Your ship isn't going to come in building and fixing PCs. Just saying. You'll be lucky to get a dingy. That's what the reality is. You are conditioned to believe that hard work leads to loads of money, guaranteed, but if it did, tens of millions of people in the US would be rich. If you don't make your main money fixing PCs, then stop fixing PCs and get some rest, or hire someone to do the menial tasks.

    Otherwise all you are doing is burning yourself out. The only plus side is that you are doing it for yourself.

    Seriously, I do hope that your ship comes in because you work hard and do a good job (excepting the lack of sleep). It's just that the odds are so stacked against you...

  • by Anonymous Coward on Thursday February 21, 2013 @05:08AM (#42964509)

    "Take your holidays. Take them all. You need to be rested."

    I have 36 days of fully paid vacation and I'm required by law to take them all. Also I have to take 12 continuous days in a row at least once a year, otherwise the law doesn't consider me rested enough to work another year. Companies take great care not to violate that because they would be liable if an 'unrested' worker caused an accident.

    "If you get fewer than 25 days holiday, strike. "

    That's how we got ours. But Americans are all millionaires-to-be with a temporary setback forcing them to work for somebody else, that's how they are brainwashed by the 1%.

  • by Anonymous Coward on Thursday February 21, 2013 @05:12AM (#42964531)

    What better job?

    If you get to choose between a crap job, or another crap job, then you are merely a slave with a tiny bit more privilege.

    The option to run away and starve to death does not make a slave free either.

  • by sa1lnr ( 669048 ) on Thursday February 21, 2013 @05:30AM (#42964635)

    Having three separate $9 an hour jobs is not the same as $27 an hour, it's still only $9 an hour.

    After all, she can hardly work in three different places at the exact same time.

  • No kidding. Don't take your vacation days, otherwise you can say goodbye to any chance of a promotion and hello to the front of the line for a layoff.

    Here in Germany, whenever I DON'T take all of my annual leave owing, I get emails from our HR begging me to take it as soon as possible. Annual leave owing to employees is written up as a debt owing (from the company to the employee) here, so looks bad in the books.

    Same thing with overtime - if I accrue too much, I pretty much get forced to take time off to knock it down a bit.

  • by philip.paradis ( 2580427 ) on Thursday February 21, 2013 @05:50AM (#42964737)

    No, it's not ridiculous. Using the current commonly accepted (and very generalized, with the caveat of different quadrant/spectrum placement on various issues) definitions of the terms, I'm a blend of the U.S. versions of a Republican and a Libertarian in many respects. Perhaps you'll be surprised by what follows here.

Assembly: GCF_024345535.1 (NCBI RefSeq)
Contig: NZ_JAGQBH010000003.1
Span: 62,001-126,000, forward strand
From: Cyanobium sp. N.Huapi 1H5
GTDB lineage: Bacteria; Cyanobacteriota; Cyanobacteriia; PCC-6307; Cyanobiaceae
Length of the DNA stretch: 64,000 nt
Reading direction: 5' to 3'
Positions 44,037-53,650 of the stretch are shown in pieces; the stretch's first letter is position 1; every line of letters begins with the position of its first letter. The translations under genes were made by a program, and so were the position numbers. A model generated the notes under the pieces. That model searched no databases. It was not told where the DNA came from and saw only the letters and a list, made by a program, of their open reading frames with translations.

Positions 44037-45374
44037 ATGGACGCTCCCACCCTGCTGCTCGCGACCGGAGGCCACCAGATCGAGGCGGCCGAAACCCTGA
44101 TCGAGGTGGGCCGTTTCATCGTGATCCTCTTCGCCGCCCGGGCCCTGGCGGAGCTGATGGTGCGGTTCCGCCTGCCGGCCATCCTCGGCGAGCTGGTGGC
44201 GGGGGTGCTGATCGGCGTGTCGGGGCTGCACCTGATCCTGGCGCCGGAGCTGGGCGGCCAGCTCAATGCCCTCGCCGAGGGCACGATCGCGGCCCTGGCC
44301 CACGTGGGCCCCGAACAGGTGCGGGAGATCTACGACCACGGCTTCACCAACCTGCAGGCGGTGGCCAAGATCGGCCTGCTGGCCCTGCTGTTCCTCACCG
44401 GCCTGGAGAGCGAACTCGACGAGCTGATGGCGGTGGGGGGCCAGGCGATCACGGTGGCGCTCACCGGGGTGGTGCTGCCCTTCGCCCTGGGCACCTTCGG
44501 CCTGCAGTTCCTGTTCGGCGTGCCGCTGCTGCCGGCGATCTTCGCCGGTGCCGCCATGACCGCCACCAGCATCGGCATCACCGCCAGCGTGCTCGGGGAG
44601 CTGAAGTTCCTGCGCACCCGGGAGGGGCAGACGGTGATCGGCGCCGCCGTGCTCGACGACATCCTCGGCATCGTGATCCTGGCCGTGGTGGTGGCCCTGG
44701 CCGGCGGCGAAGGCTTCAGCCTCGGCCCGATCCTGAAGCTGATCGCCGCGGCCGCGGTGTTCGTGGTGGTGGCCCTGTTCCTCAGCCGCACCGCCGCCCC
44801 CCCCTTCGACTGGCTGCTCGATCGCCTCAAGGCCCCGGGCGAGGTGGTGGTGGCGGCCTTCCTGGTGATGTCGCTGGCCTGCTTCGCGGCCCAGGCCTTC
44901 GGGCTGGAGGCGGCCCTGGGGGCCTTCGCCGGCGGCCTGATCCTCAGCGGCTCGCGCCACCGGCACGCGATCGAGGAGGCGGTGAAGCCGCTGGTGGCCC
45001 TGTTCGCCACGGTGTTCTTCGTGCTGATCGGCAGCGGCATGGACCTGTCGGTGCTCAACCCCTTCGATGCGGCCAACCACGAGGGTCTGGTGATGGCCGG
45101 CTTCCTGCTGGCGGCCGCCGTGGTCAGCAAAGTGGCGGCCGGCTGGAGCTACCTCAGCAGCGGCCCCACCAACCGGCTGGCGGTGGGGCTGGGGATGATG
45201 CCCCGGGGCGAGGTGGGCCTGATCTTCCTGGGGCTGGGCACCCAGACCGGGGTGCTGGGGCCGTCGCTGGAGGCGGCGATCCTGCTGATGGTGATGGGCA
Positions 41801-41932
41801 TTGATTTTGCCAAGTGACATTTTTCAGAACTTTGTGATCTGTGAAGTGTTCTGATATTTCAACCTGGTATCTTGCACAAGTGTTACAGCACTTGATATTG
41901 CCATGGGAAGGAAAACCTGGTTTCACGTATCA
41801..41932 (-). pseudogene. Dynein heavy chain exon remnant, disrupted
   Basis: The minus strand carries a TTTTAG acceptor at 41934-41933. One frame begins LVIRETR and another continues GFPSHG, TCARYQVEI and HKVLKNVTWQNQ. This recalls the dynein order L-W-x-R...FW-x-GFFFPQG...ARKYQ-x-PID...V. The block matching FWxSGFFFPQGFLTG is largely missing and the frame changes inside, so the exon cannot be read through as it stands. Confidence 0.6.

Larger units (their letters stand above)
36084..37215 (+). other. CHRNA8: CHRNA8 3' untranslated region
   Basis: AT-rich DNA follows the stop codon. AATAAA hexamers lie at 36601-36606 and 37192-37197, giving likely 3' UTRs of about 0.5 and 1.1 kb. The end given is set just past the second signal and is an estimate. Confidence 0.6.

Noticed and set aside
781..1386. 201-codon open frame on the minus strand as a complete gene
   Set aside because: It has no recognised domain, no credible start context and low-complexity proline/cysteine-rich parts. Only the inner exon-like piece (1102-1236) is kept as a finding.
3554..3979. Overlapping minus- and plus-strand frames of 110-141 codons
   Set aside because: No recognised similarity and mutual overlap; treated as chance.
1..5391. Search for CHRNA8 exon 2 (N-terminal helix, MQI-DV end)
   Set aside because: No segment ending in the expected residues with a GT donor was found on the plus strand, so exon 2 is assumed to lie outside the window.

Fox is largely full of crap. So is CNN. So is MSNBC. So is ABC. So is NPR and virtually any other radio "network" in existence here. Hell, even BBC pieces broadcast stateside are showing serious signs of tarnish nowadays. We simply do not have major media outlets which are interested in doing due diligence to properly research facts from multiple sources and convey that information in a neutral fashion. The networks all consistently lie about, distort, taint, gloss over, minimize or inflate as deemed necessary, or otherwise willfully manipulate information in different manners and for different ends. Our entire media ecosystem has been reduced to the same awful state as our political system, namely the state of pitting the ideological equivalents of "favorite sports teams" against one another and bolstering popular views with nothing more substantial than emotion-driven opinion pieces masquerading as informative news articles. Ignoring this sad states of affairs is synonymous with willfully existing in a state of ignorance, a condition I simply term stupidity.

  • by silentcoder ( 1241496 ) on Thursday February 21, 2013 @06:13AM (#42964825)

    What you say about the Non-FOX networks is true, and yes, bad. But FOX really IS worse.
    The other networks at least don't just blatantly make stuff up and then call that news !

    Fox actually went to the supreme court, fought and somehow WON a case that you can air something which is a completely made-up story with NO basis whatsoever in any facts or sources at all (in other words: pure, unadulterated fiction) and still get to call it "News".
    That's called OPINION.
    Calling opinion pieces NEWS is outright consumer fraud and it says everything you need to know about the American justice system that it managed to not only fail to prosecute that fraud, but actually RUBBER STAMP it in a precedent !

    "You hereby have the permission of the United States supreme court to use the term 'news' widely understood to mean 'a story based on credible sources or actual events and facts' to describe a purely fictional account of a made up event with no basis in anything but the editor's imagination and NOT be accused of fraud".